Journey of 100 meters starts with a single step.. or 3.

Regardless of the sport one principle remains true; in order to run fast, you must take the first step of taking the first step. That's where all movement begins and why it's so often used as a metaphor for success. As a former coach I worked with use to say "The greatest success a person has in life is learning to walk". It all starts with a single step! Walking, jogging, running and sprinting (we will discuss the difference between the last 2 in a later post) all have the same beginning of a single step.

What an athlete does in the first step can be just as critical as taking the first step. Elite sprinters will achieve approximately 33% of their max velocity in their first step out of the blocks. By the time their 3rd step hits the ground, they are at 60% of their max velocity. That means 60% of their max speed is achieved before the athlete even reaches the 10m mark. Sprinting is a beautiful symphony of coordinated movements, that has a very explosive and powerful start but sets up the flow for the rest of the composition. Showing that the first step is almost single handily one of the most important moments in a race. However, few coaches train this critical part of the race. How many coaches do you see training the first step? First two steps? First 3 steps? My guess is very few. Many coaches do starts to 10m 20m or 30m, but few do starts to 4 or 5 m or even just 1 or 2 steps despite this being a very critical zone of the race. Athletes across the world do Mach drills daily to work on max velocity mechanics, yet very little to target the part of the run that setups max velocity. In this regard, I think we can do better. It's not going to be as exciting. Athletes aren't going to leave practice saying "Wow that was one of the toughest workouts I've ever done. We ran repeat 2 steps!" But the benefits can be game-changing.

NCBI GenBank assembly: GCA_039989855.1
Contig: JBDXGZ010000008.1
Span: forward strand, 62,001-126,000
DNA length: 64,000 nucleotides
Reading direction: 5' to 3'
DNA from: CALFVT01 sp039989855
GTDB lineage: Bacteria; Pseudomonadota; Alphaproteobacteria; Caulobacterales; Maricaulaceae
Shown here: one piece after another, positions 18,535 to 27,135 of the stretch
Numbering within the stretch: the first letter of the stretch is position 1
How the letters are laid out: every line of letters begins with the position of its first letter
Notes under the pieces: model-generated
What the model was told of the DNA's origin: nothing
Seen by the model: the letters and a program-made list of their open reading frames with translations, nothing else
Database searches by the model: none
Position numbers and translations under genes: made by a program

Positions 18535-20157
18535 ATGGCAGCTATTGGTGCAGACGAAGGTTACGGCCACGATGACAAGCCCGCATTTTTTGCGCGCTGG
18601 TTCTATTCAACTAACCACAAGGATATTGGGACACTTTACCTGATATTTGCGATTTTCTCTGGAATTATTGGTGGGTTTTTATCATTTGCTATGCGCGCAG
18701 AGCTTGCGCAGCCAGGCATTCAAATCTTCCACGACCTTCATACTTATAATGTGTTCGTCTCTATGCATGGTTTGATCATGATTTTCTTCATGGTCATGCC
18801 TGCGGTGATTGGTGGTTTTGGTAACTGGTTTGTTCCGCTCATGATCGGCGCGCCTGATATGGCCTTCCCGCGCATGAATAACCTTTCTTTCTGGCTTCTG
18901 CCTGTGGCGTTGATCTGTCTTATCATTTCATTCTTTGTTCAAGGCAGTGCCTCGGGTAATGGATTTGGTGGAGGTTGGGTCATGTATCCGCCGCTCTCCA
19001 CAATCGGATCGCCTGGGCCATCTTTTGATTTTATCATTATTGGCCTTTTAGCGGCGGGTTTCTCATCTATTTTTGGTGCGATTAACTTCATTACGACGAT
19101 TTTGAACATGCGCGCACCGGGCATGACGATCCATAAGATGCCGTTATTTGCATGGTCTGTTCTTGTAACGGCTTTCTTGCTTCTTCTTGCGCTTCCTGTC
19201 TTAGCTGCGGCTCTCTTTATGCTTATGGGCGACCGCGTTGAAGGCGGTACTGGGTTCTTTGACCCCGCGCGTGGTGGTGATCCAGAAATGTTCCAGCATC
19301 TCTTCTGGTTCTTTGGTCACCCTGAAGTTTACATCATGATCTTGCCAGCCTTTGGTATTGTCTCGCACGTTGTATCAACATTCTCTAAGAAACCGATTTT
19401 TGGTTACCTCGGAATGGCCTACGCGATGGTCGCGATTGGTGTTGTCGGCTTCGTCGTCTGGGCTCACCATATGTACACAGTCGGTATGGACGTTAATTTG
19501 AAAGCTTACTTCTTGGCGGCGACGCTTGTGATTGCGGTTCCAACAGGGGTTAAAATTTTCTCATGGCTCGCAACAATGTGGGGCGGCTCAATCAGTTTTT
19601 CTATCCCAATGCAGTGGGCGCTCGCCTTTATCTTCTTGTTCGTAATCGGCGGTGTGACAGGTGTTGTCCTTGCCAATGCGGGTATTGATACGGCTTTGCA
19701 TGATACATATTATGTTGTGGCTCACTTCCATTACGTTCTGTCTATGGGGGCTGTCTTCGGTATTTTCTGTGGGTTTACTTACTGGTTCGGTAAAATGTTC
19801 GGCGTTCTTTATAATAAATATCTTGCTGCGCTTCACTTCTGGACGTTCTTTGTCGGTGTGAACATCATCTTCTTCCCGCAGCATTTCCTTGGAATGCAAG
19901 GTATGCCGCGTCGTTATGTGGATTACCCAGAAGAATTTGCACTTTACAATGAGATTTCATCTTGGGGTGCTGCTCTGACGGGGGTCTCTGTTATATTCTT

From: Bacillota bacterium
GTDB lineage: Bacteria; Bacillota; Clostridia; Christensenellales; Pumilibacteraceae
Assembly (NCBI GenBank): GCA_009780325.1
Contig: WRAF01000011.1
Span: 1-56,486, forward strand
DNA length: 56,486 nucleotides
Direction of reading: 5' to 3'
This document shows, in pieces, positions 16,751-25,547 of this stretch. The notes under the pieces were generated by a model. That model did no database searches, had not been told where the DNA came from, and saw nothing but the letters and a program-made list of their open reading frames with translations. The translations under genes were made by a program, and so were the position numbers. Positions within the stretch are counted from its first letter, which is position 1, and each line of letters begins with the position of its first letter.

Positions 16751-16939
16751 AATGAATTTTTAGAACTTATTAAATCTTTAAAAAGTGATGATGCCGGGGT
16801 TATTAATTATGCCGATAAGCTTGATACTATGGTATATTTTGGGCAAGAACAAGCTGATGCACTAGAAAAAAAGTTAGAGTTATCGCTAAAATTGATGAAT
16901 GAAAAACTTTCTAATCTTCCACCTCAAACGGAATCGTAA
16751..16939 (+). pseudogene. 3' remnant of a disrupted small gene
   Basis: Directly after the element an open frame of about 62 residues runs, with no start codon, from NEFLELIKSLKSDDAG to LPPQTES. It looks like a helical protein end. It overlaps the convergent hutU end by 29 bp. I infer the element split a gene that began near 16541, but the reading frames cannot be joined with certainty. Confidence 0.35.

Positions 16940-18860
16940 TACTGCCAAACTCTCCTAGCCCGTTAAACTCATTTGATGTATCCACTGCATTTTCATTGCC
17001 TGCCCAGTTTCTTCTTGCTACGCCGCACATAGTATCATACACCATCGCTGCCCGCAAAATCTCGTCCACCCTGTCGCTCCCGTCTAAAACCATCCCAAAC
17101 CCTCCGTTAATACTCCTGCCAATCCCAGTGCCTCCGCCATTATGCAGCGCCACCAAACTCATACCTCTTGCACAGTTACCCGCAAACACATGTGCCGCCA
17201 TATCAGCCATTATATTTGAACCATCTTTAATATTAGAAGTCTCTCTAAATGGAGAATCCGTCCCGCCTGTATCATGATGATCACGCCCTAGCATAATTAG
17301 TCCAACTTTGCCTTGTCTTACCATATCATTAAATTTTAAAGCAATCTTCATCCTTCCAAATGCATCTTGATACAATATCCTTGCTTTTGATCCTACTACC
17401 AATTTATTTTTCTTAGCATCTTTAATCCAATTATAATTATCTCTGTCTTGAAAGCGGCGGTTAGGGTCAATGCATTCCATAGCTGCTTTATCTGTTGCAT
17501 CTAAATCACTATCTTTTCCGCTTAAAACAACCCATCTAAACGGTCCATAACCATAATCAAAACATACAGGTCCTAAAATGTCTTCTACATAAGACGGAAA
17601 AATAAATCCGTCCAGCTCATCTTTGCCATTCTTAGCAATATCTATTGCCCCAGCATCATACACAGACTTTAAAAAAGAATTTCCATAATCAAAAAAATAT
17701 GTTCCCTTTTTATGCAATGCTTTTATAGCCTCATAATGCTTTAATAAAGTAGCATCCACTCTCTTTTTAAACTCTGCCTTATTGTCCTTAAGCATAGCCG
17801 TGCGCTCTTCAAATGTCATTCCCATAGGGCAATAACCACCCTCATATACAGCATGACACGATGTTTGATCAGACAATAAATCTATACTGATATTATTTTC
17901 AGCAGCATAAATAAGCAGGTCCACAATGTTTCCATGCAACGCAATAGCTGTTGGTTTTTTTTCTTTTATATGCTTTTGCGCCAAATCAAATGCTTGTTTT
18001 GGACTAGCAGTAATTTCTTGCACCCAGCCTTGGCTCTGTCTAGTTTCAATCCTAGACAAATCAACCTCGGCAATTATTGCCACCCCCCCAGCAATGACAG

So now the question becomes what can we do. Stay tuned over the next couple weeks for our training inventory where we will gradually add drills we use to target this critical part of the race.

Who doesn't love a good cliff hanger!

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